Okay, Susan. With regard to aspic, you win.

I should have done the flan post.

My flan rocks.

classic crème brulee, a la Julia Child

My sister is a huge fan of anything Crème Brulee.  We were on a cruise once, and the dessert options included a Grand Marnier Crème Brulee. She nearly birthed a chicken on the spot.  Me?  I can take it or leave it, as I am not all that in to custardy desserts.  Especially flan. Gag. I can’t take that consistency.  It’s like congealed old milk.  And speaking of congealed, what’s with the obsession in Julia Child’s cookbooks with aspics? Aspic is like a big, fat mistake…definitely not something I would make on purpose.  I’ve never been sitting around thinking, Hmmm. I have a few whole fish with eyeballs still, and you know what? I think I’ll just boil down some fish bones and spare parts, make some Jell-O out of it, and suspend those dead suckers right in the middle of it. Nahhhhsty. Who thinks of crap like that? cremeb1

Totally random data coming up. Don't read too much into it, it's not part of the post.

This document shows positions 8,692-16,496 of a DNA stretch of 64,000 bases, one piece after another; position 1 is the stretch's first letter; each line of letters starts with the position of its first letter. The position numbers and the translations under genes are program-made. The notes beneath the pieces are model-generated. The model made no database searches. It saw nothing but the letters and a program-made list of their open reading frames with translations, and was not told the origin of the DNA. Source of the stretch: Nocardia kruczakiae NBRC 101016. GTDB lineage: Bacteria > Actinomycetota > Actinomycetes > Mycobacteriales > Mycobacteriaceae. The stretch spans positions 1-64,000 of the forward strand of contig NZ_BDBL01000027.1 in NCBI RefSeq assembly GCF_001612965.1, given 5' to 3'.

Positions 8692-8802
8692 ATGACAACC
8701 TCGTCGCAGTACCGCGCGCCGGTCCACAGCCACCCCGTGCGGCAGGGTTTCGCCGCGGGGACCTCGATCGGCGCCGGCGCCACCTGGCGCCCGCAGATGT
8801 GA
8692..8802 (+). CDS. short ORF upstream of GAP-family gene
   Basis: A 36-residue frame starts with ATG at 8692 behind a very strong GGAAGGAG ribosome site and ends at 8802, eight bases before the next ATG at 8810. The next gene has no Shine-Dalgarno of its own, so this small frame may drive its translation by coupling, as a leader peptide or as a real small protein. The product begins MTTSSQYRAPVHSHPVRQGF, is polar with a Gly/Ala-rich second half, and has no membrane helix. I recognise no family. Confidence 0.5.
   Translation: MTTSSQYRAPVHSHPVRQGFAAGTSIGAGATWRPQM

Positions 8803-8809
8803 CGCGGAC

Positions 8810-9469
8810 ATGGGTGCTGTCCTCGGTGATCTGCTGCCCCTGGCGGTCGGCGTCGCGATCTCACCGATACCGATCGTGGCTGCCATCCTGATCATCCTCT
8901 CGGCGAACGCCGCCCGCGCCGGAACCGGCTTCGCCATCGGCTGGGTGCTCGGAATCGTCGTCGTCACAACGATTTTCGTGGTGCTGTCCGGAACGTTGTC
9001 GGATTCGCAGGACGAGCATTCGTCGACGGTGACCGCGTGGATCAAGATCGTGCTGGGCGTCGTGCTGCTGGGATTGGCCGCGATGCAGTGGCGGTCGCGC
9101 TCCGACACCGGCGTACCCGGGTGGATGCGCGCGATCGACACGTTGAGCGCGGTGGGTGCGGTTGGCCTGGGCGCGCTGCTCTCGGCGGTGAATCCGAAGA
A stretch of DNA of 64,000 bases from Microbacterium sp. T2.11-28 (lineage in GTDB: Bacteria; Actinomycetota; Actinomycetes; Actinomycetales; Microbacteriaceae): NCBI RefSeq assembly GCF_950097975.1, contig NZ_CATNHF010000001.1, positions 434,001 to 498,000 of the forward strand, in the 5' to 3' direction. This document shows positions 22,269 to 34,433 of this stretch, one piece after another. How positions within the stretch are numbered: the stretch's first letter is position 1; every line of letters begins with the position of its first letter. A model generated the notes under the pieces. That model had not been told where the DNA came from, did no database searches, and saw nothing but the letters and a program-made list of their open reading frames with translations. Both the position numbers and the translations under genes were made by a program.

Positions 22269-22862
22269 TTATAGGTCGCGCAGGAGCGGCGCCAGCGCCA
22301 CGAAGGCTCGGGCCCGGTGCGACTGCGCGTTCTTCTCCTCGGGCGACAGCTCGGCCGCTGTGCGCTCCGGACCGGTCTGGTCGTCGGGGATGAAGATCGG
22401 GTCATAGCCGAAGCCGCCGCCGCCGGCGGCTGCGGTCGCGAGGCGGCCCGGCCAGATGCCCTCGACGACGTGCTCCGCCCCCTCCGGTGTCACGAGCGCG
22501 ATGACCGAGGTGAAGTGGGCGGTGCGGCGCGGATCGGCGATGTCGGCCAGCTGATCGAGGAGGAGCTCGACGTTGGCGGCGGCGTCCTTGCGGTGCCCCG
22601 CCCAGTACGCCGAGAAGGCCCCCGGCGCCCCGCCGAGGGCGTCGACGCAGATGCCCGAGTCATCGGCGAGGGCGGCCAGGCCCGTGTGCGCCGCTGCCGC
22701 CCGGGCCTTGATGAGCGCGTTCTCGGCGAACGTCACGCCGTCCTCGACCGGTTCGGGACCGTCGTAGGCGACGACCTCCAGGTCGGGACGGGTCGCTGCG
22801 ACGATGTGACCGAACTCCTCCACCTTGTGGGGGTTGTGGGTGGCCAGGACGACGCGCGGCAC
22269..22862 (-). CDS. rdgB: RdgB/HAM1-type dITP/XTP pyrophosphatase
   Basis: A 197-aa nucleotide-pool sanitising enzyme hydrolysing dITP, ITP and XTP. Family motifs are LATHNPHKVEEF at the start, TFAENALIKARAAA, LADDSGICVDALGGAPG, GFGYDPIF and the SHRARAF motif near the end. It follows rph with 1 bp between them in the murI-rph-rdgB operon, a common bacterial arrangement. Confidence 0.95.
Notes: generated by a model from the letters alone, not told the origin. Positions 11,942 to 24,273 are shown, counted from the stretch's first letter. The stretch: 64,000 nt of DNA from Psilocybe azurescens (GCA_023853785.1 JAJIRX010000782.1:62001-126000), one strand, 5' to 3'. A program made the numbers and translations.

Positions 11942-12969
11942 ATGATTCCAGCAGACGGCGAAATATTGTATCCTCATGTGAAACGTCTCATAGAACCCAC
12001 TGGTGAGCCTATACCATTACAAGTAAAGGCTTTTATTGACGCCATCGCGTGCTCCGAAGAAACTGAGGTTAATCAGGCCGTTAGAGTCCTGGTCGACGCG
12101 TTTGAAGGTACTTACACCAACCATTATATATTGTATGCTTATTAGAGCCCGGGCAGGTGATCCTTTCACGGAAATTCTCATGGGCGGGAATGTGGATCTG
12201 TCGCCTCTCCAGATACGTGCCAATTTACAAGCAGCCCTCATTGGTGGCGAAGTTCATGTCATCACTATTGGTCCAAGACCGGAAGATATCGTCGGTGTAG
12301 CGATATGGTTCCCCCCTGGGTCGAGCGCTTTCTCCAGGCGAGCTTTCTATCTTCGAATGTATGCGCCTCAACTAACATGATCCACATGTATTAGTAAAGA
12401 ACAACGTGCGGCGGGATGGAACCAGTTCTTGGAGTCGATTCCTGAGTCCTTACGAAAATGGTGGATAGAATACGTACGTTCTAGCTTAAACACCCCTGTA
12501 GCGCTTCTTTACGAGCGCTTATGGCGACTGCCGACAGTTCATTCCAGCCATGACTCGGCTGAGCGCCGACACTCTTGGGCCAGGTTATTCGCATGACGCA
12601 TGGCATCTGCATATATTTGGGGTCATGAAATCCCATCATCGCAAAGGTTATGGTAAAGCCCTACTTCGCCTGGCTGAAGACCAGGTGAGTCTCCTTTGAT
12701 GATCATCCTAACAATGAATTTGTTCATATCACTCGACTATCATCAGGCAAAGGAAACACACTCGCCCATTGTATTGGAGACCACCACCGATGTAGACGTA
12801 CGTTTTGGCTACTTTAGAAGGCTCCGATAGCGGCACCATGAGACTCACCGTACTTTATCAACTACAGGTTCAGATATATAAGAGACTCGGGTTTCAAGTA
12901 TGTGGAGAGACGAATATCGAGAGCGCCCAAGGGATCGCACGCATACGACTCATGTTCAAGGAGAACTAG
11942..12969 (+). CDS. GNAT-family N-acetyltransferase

But back to crème brulee.  I thought I could take it or leave it.  But that was before I made the crème brulee from Mastering the Art of French Cooking. Dear Lord.  I only made one change…yes, just one!  Instead of using vanilla extract, I used one whole vanilla bean – another Tongan from Beanilla – and steeped it in the heavy cream while it cooked.  I topped the cooled custards with brown sugar (instead of white, which melts more smoothly to give you that flat shell you are used to) and it offered a nice, sweet addition after I hit it with the torch. The little almost burned spots? Imagine toasted marshmallows, followed by a taste of the best vanilla ice cream you’ve ever had.  That’s the best I can do to describe it!